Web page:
Another favorite dish has been the Cowboy Special One-Pot Pasta. I’ve made it a few times now, and it really took me by surprise. When I was first going through the book, I wasn’t interested in that recipe. It didn’t sound like anything special, but oh boy was I wrong! The first time I made it, it was in a Dutch oven over a fire while camping. The flavors melded together in a way I didn’t expect (it got, dare I say it, kind of creamy?), proving that the whole is definitely more than the sum of its parts.
The past few days, I’ve made a few more really outstanding dishes, that I will undoubtedly make again and again. I made the Chiles Rellenos Casserole Bake with Smoky Chipotle Enchilada Sauce, which tastes like fatty delicious food straight out of a Mexican restaurant, but miraculously, is easy on your waistline (not as easy on it as other recipes in the book, but still totally guilt-free). It’s green chiles stuffed with moxarella (Somer’s easy vegan cheese sauce), baked in a chickpea flour batter, and smothered in a smoky enchilada sauce. It is heaven. I only wish there were more veggies in it to make it feel a little lighter, even if it’s only in my imagination. Then this morning, the Veggie Patch Sunday Morning Omelets officially changed my life. I’ve made chickpea omelets before, but not like these. These were thin, folded perfectly, and stuffed with that heavenly moxarella and all the veggies (zucchini, onion, tomato, mushrooms, and spinach). I topped it with some tofu sour cream (leftover from the chile rellenos) and a healthy dousing of sriracha. I haven’t had an omelet that tasted so good since I ate eggs, which were always the hardest for me to give up.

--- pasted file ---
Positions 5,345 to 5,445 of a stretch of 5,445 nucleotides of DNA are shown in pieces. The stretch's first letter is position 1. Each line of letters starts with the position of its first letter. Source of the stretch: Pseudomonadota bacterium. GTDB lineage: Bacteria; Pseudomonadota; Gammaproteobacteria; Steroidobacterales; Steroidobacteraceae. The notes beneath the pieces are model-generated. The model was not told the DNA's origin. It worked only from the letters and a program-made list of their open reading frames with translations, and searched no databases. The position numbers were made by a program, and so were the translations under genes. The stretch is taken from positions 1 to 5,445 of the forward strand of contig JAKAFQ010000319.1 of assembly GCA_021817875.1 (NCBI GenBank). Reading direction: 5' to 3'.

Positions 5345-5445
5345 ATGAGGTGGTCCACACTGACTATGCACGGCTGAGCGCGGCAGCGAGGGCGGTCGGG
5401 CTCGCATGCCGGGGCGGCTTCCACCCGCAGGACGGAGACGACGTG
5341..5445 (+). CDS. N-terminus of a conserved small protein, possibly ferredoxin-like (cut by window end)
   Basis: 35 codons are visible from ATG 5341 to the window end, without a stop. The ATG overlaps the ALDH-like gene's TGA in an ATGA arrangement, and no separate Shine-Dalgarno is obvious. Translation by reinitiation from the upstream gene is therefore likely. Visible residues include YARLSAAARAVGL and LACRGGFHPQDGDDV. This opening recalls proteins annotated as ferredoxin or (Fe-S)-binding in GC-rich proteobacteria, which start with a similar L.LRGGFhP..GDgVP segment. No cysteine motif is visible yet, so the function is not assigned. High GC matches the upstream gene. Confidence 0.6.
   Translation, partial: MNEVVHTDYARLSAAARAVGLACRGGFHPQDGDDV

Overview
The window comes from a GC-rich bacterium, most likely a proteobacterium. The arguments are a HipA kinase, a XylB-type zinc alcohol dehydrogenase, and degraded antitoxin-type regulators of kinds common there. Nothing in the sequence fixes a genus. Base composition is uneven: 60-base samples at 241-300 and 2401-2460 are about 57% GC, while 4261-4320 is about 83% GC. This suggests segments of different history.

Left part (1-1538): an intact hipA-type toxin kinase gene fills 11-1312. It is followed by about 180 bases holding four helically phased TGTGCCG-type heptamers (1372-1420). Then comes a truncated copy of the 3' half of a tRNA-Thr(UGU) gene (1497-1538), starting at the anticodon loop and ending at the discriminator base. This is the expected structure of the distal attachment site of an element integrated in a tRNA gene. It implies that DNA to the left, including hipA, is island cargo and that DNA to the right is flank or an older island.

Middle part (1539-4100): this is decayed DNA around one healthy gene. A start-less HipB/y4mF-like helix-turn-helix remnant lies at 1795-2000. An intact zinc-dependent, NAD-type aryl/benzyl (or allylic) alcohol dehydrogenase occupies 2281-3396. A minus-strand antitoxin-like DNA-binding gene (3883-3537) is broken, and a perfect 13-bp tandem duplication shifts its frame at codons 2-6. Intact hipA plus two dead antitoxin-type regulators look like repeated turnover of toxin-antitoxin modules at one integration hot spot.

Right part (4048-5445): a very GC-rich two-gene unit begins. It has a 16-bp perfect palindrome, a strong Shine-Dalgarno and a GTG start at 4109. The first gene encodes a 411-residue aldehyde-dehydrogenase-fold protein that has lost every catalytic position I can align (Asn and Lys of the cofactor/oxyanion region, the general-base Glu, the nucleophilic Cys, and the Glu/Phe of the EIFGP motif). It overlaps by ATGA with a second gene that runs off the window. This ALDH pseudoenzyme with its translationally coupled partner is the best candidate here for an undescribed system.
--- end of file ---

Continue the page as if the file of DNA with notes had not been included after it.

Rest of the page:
The only recipe I’ve made that I didn’t enjoy eating was the Raw Pad Thai. It tasted good, but it was shark week and raw veggies do not have the carbs that the female body requires at that time of the month. I promptly ate a piece of toast and a bar of chocolate after finishing it and felt a little better about it. I can hardly blame Somer for that.
So if it isn’t obvious, I’m a pretty big fan of this book. I’m kind of upset that I haven’t cooked from it more lately, but having made three things from it this weekend, it’s reaffirmed by love for it, reminding me that I need to pull it off the shelf more often. And not just after road trips, shark weeks, or too much pizza.
An important endnote: If you are interested in this book and its 28-day meal plan, there was a printing error that accidentally omitted the meal schedule from the book. You can download that here.